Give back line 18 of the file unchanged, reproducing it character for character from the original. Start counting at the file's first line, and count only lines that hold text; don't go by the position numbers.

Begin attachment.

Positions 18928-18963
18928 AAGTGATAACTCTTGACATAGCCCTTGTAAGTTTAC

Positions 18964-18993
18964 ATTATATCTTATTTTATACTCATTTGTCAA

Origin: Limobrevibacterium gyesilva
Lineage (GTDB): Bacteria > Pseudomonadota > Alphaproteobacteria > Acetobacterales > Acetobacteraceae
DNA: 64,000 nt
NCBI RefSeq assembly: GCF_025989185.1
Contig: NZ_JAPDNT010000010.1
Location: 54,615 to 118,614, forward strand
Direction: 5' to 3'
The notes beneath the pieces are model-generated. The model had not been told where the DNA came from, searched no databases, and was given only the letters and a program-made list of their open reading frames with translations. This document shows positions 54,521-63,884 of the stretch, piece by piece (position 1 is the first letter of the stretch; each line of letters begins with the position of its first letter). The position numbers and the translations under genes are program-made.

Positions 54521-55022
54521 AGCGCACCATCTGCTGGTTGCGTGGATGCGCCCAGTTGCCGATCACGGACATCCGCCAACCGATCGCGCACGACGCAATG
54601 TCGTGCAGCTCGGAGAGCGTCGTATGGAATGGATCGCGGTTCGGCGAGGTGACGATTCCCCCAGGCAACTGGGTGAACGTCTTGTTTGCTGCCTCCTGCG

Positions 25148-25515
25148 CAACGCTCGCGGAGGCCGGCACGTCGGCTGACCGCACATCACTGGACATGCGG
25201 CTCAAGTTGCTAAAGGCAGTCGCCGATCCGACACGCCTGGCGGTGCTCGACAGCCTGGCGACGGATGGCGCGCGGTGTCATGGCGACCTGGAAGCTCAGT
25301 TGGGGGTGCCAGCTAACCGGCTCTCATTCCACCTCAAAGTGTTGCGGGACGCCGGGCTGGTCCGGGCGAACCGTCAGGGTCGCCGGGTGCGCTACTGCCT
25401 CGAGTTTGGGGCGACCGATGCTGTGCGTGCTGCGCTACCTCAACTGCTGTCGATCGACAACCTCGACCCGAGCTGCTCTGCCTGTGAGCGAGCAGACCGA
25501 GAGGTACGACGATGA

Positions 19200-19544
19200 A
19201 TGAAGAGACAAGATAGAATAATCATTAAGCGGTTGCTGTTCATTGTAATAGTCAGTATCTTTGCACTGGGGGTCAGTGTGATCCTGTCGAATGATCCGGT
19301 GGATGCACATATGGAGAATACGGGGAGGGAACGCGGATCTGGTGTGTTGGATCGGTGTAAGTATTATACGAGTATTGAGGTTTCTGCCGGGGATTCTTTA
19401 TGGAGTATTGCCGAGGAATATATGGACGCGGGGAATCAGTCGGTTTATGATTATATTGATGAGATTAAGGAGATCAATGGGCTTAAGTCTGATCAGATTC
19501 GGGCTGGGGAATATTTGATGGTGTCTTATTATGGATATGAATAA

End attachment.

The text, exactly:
25201 CTCAAGTTGCTAAAGGCAGTCGCCGATCCGACACGCCTGGCGGTGCTCGACAGCCTGGCGACGGATGGCGCGCGGTGTCATGGCGACCTGGAAGCTCAGT